Lending Club made news earlier this month when they announced they were increasing interest rates again. But what they also shared was that this was partly due to an increase in delinquencies in particular at the higher risk end of the credit spectrum.
Grades E, F and G at Lending Club are at the highest interest rates ever with the top rate for a G5 rated loan now at 30.99%. The interest rates on these higher risk loans have been steadily increasing for many years. I have a screenshot I took back in October 2010 when a G5 loan had an interest rate of 21.14%. Today, a loan with that interest rate would be rated D5 at Lending Club
So, does this mean that the G5-rated borrower of today is more risky than the G5 of 2010? Certainly the expected loss for the 2016 borrower is far more than this same person in 2010. But while interesting I don’t think this says much about the possibility of a recession in the near future. It simply means that Lending Club is targeting a higher risk borrower.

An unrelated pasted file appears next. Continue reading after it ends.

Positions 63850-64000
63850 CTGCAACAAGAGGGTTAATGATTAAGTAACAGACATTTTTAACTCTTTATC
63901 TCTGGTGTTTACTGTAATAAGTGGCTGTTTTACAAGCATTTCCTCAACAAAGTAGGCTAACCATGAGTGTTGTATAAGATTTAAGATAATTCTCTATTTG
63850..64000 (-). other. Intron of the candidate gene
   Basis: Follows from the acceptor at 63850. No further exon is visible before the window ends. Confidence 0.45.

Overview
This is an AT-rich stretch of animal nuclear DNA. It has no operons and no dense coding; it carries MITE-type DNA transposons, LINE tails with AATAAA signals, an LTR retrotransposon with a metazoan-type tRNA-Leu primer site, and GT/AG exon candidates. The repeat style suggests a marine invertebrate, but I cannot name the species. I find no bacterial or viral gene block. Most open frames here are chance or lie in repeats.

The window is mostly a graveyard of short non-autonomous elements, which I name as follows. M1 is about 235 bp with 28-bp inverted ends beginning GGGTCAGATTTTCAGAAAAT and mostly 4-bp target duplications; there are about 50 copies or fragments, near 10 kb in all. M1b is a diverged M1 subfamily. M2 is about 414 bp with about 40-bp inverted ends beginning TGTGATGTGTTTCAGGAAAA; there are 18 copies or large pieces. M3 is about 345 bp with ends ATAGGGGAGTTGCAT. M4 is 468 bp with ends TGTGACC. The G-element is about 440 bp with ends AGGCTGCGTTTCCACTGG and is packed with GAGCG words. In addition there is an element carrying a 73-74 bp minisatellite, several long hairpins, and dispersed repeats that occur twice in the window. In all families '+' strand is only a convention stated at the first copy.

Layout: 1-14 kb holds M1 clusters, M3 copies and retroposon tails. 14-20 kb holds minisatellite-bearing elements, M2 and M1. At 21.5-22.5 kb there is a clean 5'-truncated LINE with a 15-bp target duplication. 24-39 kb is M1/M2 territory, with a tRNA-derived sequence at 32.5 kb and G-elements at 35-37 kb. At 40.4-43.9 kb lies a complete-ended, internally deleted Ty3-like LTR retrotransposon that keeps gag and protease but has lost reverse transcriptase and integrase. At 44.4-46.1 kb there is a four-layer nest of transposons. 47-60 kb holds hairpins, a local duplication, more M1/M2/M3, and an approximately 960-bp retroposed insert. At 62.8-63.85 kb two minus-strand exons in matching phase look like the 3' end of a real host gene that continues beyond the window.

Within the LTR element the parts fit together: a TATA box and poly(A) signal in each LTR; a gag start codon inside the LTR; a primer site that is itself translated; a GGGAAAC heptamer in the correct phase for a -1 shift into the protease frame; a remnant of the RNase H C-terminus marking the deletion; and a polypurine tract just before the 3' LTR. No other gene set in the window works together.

Having said that, the reality is that there has been higher than expected delinquencies in the higher risk portions of Lending Club’s portfolio. Here is a paragraph from their 8-K released last Friday:
Consistent with observations earlier this year, we have continued to observe higher delinquencies in populations characterized by high indebtedness, an increased propensity to accumulate debt, and lower credit scores. Although the trend can now be observed across grades, it is less notable in lower risk grades and more notable in higher risk grades, particularly grades E, F and G, which account for approximately 12% of platform volume. Higher delinquencies are more evident in 2015 and early 2016 vintages, which coincides with an uptick in consumer indebtedness in the U.S.